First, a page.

The Taxpayer Action Board will work closely with staff and commissioners over the next several weeks to implement these changes.

We pay the TAB and we are keeping TABS on you.

BCC 7/20 – Iris Scheibl

My name is Iris Scheibl and I live in Palm Beach Gardens.

I am a member of South Florida 912, South Florida Tea Party, other civic organizations and I’m now a member of the TAB coalition.

Several of our TAB members have mentioned focus areas where spending can be cut dramatically. It is our hope that the County and Constitutional Officers are open and transparent with requests for information and make a concrete effort to further reduce the size of our County government.

Upon reviewing the presentations by Administrator Weisman and Property Appraiser Nikolits last week, it was clear that the rate of growth in spending on Public Safety (the Sheriff and Fire/Rescue) far exceeds that of the County or of the other Constitutional Offices. While some of that can probably be accounted for by increase in scope, there must be ways to streamline operations that haven’t been explored. We would expect that as stewards of the citizens’ tax dollar the various Constitutional Officers would work with the County to eliminate duplication of services – but this doesn’t seem to be the case.

It is also clear that the Constitutional Officers are not voluntarily coming under the jurisdiction of the Office of Inspector General – whose mission is to root out waste, fraud and abuse.

At last week’s Budget Workshop, Commissioner Taylor asked about the County government organization. Palm Beach County, as a charter government since 1984 – has a structure that can be modified. The County can initiate a re-organization, but citizens can also initiate such a change using petitions and gaining the support of at least 7 percent of voters qualified to vote in the last general election.

We, as TAB, intend to explore which structures have worked and which haven’t in other counties across the state. Perhaps the time has come, after 26 years to pursue an Amendment to Palm Beach County’s Charter to bring some or all of the Constitutional Offices under the County.

Over the summer PBC Taxpayer Action Board will work to come back with specifics on these and other recommendations in time for the September Public Hearings.

We’re paying the TAB and we’re keeping TABs on YOU.

BCC, 7/20 – Fred Scheibl

Good Morning, my name is Fred Scheibl. I live in Palm Beach Gardens and am a member of South Florida 912, and the TAB coalition.

Having observed the budget process, I’ve noticed several themes:

  • While there is a genuine attempt to cut spending in this difficult year, the cuts are modest. The sum total of all the line items on the “blue” and “green” pages is a few percent of the total budget.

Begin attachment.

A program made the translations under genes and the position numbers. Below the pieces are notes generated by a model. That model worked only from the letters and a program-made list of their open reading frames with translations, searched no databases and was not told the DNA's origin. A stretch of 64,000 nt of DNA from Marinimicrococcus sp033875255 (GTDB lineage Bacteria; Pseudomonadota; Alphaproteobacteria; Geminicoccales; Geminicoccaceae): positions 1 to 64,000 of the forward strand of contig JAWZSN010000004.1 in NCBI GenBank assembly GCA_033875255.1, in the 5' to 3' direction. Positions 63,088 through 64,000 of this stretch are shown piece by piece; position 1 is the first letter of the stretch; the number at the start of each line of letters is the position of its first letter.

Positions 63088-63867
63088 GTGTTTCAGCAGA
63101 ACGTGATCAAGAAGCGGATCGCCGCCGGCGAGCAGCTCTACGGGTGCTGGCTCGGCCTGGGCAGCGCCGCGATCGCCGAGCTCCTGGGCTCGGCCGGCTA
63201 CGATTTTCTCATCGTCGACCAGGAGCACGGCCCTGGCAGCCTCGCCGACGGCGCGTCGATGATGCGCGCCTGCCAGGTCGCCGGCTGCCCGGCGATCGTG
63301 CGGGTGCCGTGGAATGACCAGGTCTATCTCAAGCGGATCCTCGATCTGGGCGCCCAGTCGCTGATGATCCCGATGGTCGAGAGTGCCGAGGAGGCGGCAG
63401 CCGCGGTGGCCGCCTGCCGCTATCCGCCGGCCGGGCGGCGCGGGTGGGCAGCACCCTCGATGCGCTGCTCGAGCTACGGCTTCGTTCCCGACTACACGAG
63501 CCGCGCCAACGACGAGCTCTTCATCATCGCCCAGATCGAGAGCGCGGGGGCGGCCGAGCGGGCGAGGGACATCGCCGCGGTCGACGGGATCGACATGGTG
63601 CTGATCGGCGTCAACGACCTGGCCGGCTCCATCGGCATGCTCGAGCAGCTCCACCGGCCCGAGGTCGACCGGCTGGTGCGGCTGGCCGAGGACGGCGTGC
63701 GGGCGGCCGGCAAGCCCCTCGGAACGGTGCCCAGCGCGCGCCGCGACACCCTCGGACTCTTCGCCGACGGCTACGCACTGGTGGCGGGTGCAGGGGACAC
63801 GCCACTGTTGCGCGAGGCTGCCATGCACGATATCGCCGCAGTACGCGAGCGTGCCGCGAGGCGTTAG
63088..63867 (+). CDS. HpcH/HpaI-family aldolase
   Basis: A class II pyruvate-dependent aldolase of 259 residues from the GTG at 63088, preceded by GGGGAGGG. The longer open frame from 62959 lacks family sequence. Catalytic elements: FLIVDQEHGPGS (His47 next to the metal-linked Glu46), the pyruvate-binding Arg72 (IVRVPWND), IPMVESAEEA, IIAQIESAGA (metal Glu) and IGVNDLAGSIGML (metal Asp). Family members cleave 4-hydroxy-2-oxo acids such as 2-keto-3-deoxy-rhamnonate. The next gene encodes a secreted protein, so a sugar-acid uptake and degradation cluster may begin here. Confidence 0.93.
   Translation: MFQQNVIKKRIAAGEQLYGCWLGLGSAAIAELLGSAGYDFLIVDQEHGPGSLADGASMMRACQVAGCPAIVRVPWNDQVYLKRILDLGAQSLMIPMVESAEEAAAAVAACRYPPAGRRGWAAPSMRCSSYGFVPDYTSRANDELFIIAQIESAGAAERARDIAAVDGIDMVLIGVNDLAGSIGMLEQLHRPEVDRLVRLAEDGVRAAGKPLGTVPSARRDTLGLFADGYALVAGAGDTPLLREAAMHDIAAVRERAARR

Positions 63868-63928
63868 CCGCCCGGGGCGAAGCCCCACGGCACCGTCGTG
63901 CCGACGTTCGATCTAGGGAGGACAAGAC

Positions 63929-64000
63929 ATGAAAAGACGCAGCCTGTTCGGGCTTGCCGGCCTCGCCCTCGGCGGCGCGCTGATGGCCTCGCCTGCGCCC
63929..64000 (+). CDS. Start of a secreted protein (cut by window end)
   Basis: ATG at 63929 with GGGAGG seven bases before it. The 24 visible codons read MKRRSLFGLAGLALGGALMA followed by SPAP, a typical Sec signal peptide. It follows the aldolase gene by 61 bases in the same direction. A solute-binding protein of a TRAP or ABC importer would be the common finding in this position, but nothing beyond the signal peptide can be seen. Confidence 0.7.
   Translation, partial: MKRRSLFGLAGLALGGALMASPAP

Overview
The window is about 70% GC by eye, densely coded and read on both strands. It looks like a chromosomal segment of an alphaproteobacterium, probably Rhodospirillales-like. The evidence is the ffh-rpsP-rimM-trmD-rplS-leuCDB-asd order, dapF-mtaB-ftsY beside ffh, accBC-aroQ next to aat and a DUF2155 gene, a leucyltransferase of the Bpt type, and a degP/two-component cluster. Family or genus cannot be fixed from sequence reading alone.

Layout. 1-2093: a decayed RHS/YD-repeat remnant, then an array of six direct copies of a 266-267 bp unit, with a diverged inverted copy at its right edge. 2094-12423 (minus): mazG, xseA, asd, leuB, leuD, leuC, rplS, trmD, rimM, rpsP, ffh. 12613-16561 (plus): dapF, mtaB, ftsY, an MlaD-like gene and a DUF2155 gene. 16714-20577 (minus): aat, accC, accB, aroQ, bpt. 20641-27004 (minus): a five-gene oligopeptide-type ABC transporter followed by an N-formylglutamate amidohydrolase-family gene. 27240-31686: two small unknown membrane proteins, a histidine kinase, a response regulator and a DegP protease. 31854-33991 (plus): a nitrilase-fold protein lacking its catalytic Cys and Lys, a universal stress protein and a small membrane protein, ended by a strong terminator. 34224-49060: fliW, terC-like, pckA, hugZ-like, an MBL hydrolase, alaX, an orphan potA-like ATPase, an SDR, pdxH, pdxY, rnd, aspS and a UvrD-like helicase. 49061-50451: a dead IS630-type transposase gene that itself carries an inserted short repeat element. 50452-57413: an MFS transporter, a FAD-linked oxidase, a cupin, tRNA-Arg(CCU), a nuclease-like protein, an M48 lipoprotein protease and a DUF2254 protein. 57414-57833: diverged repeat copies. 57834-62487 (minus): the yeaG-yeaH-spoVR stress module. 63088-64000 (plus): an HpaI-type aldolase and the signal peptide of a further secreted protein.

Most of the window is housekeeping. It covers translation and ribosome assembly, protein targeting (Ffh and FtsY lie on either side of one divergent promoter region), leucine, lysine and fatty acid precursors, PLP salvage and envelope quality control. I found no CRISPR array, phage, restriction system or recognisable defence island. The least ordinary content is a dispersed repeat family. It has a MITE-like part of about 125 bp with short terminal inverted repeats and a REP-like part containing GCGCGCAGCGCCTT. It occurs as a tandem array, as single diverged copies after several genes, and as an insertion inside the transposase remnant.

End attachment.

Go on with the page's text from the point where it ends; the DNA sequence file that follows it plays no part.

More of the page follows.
• Little detail is provided for the parts of the budget with rapid growth – Sheriff and Fire/Rescue.
  • Part of the budget process is theater. A program with a vocal constituency (such as the county pools) is placed on the chopping block as a straw man, and then a large group of concerned users of the program (sometimes known as “astro turf”) is bussed in to a budget meeting, letting the Commission then “save the day”. This is called in some circles, the “squeeky wheel method of government”.

    Well, the time has come for the taxpayer to become the “squeeky wheel”. Those who fund all these county programs should have as much (if not more) of a say then those who benefit from them.

    During the discussion around the Fire/Rescue sales tax proposal, many of us in the community who were opposed to it found that there were lots of like-minded people, and we came together to form the nonewsalestax coalition.

    Now, many of these groups have come together again to present resistance to the 2011 budget. The coalition is called TAB – the “Taxpayer Action Board”, and consists of grassroots groups, as well as business and civic organizations. Some of the members of TAB are with us today, others will be working on projects with us in the coming months. The website is

    The mission of TAB is public education – let’s shine some light on the way our money is being spent, point out excesses where they exist, and counter what we believe is a lack of sensitivity by the Commission to the concerns of the average taxpayer. We will propose specific spending cuts and build a political constituency to make them happen.

    TAB is to keep “tabs” on you, and to make it known that it is we who pay the “tab”.

    Shortly, you will hear from some other members of the TAB coalition, each talking about their particular focus.

    Specifically, TAB would like to see you:

    • Retain the millage rate unchanged from last year at 4.344
    • Not deplete reserves to maintain elevated spending levels

    Longer term we seek:

    • Significant privatization of county services
    • Compensation parity with the private sector
    • Sustainability guidelines for union contracts
    • A yearly sunset review of all county programs
    • Charter changes to open the silos that are the constitutional offices

    In closing I would like to say it is our desire to cooperate with the Commission and staff. We sense that some of you sincerely desire to control spending, and we hope to provide you with a measure of political cover to do just that. There are many in the community on the “paying” side of the budget that you probably do not hear from too often – we hope to change that and we hope you will help us in this effort. A county that spends responsibly is a county where everybody wins.

    We’re paying the tab and we’re keeping tabs on you.